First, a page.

How many white balls are there in the box most probably?

There are n balls in a box. Some of them are white. A ball drawn from the box turns out to be white. How many white balls are there in the box most probably?

Alright, well i know there are originally n white balls and if I'm grabbing a white ball then there will now be n-1 balls left.

P(grabbing a white ball)= I'm not sure at all, for all we know that was the only white ball. Or there could be 100 balls and 99 are white. I really don't know how to approach this. I feel like we are given very minimal information. If someone could provide me with a solution that would be awesome! Thanks guys! :)

• The fixed data are that there are $n$ balls in the box, that you draw a white ball, and that there was known to be at least one white ball. There are therefore $100$ possible states of the box, one for each possible number of white balls. If we knew the probabilities of these states, we could work backwards to determine which was most probable given that we drew a white ball when drawing at random. But we don’t have those probabilities, and I don’t see any reason to prefer one assumed distribution of them over another. Commented Oct 6, 2013 at 2:16
• This is classical Bayes statistics. Was a prior distribution provided? Otherwise, this is NARQ.
– Did
Commented Dec 11, 2013 at 7:07
• possible duplicate of Probability that the bag contains all balls white given that two balls are white
– MJD
Commented Sep 6, 2014 at 14:05

The question is a bit strange, admittedly. This is how I would interpret it (SEE COMMENTS): Given the knowledge that there is at least one white ball in the box, and that the probability of selecting any ball is equal, then what is the number of white balls that will maximize the chance that a randomly pulled ball is white?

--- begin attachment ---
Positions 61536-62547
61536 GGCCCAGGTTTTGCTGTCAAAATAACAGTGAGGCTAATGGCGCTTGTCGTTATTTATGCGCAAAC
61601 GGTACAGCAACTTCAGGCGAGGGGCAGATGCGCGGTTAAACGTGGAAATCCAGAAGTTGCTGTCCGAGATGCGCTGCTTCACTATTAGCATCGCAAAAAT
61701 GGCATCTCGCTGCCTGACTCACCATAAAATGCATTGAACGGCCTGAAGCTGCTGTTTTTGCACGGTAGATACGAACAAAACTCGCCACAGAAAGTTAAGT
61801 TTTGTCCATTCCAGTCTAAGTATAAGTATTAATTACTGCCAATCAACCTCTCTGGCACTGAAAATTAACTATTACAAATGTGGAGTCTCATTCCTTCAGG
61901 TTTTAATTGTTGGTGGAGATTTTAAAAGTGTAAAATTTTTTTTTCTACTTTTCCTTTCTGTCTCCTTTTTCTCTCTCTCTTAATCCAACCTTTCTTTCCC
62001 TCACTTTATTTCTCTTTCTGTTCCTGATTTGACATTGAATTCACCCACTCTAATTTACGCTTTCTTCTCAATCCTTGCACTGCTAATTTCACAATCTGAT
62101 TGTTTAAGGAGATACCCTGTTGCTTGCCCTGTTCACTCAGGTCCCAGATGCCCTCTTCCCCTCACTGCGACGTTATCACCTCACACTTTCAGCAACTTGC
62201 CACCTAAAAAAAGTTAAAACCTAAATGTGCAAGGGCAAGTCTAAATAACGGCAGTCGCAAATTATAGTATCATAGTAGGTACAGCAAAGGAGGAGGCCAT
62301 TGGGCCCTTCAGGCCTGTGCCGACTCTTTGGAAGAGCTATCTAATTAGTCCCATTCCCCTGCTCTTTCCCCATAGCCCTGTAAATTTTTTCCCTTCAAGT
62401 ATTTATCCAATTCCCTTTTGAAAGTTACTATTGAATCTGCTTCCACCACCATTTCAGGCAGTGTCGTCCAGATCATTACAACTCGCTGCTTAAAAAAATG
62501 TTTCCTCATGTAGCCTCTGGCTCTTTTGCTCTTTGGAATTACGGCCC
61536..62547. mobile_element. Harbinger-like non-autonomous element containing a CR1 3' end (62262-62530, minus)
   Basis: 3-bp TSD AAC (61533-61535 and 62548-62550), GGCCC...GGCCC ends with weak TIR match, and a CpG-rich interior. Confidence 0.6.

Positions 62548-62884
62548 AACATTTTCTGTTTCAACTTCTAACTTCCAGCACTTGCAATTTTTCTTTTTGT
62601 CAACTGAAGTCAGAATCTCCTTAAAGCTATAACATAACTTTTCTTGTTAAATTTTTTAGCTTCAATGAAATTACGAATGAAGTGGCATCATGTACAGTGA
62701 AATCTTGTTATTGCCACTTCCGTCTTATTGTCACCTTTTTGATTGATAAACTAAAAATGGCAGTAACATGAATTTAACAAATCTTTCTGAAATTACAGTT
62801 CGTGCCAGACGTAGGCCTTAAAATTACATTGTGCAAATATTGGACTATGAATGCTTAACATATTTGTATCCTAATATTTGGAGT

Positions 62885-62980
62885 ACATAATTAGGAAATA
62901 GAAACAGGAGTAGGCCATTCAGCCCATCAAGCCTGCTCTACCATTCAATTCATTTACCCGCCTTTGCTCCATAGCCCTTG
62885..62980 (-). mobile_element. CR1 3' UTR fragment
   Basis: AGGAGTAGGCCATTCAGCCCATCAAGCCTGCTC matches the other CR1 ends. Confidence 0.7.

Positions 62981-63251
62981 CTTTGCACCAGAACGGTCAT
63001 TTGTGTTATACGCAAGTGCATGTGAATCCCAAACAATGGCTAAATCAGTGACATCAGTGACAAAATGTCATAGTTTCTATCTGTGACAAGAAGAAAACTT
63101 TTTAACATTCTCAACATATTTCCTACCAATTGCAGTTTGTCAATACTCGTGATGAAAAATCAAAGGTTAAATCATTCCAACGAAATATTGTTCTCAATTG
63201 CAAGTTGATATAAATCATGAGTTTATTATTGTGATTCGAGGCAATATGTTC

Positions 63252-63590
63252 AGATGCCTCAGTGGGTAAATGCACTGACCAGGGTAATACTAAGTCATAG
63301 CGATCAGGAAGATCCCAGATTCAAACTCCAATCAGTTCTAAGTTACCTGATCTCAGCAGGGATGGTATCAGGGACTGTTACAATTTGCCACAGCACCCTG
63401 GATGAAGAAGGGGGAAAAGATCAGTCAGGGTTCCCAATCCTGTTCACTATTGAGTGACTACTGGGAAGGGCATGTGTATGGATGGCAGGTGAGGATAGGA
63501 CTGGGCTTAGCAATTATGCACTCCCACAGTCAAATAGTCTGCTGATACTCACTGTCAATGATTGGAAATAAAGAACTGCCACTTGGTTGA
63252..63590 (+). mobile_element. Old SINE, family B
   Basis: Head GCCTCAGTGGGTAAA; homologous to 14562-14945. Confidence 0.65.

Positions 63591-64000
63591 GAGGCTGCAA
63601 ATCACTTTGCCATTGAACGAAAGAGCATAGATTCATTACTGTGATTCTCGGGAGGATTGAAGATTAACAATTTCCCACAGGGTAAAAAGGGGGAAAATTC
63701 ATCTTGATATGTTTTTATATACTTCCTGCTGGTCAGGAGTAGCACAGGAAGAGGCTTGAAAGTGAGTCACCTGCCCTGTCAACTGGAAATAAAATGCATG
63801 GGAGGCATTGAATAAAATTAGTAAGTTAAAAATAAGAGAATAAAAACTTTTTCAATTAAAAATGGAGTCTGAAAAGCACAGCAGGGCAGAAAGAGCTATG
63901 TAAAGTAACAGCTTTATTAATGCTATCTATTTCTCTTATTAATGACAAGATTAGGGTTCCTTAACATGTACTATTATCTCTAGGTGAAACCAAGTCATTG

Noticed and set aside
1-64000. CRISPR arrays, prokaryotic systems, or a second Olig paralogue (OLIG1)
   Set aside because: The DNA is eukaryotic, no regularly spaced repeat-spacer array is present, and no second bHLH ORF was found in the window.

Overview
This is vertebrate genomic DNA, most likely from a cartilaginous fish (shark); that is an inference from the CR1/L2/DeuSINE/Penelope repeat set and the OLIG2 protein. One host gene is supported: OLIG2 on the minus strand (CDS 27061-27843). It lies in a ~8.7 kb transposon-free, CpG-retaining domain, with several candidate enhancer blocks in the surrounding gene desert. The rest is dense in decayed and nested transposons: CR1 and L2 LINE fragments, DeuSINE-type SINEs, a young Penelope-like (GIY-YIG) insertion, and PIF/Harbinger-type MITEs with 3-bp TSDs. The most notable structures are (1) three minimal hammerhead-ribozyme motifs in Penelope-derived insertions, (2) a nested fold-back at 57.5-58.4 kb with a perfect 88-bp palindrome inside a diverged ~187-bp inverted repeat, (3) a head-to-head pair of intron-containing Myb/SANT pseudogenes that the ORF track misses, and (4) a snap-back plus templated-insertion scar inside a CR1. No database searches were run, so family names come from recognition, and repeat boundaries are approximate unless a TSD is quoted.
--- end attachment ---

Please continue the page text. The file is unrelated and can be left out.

In this case, the answer is of course $n$.

There is another, perhaps more sensible option. We could also consider that the box was at one point filled, presumably by another person who did not care how many balls were white. Maybe she chose from a large box that had white and blue balls in equal proportion. In that case $n$ white balls would make it very likely that you get a white ball, but this is not very likely to happen.

Of course, there is no reason why there should be equal probability of white and blue, or even that there should be only two choices. Perhaps an even more sensible answer is $1$, because there is a staggering array of possible choices for balls to put in the box, and most of them would result in one white marble (well, most of them would result in none, actually, but we know there's at least one).

Pick your poison, really, because I would bet money that this problem was chosen to make a point: incomplete information is not an excuse to throw up your hands and say "It can't be done!" Rather, it's a time to choose some reasonable assumptions, state them carefully, and derive results from them rigorously.

• See this question is driving me nuts. It is a question on my assignment that I just don't know how to approach? Is there a very general way of saying that there are (n-1)! ways of doing this? Or is this actually just a question to think about and there is no correct way of getting a 'solution'
– dee
Commented Oct 6, 2013 at 2:11
• I don’t think that your first interpretation is consistent with the wording of the question: it neither answers the question nor explains why the question can’t be answered. Commented Oct 6, 2013 at 2:14
• @BrianM.Scott: I agree it's not a good interpretation, but I don't see how it is inconsistent with the question: "How many white balls are there in the box most probably?" could mean no more than "Extrapolate". Commented Oct 6, 2013 at 2:18
• @monmer: As Brian Scott said in the comments, there really is no meaningful answer to this question. Commented Oct 6, 2013 at 2:21
• @Eric: The answer must be either: a function of $n$; an explanation of why the question is not well-posed, preferably with an indication of what additional information would make it well-posed; or, if one can make a case for assuming a particular distribution of probabilities for the different numbers of white balls, that case together with the relevant calculation of an answer in terms of $n$. I see now that you probably intended my last alternative; I initially interpreted what you wrote a little differently. Commented Oct 6, 2013 at 2:21

A white ball is most likely to be chosen if the all the balls in the box are white. I'm not sure if this answers the question though.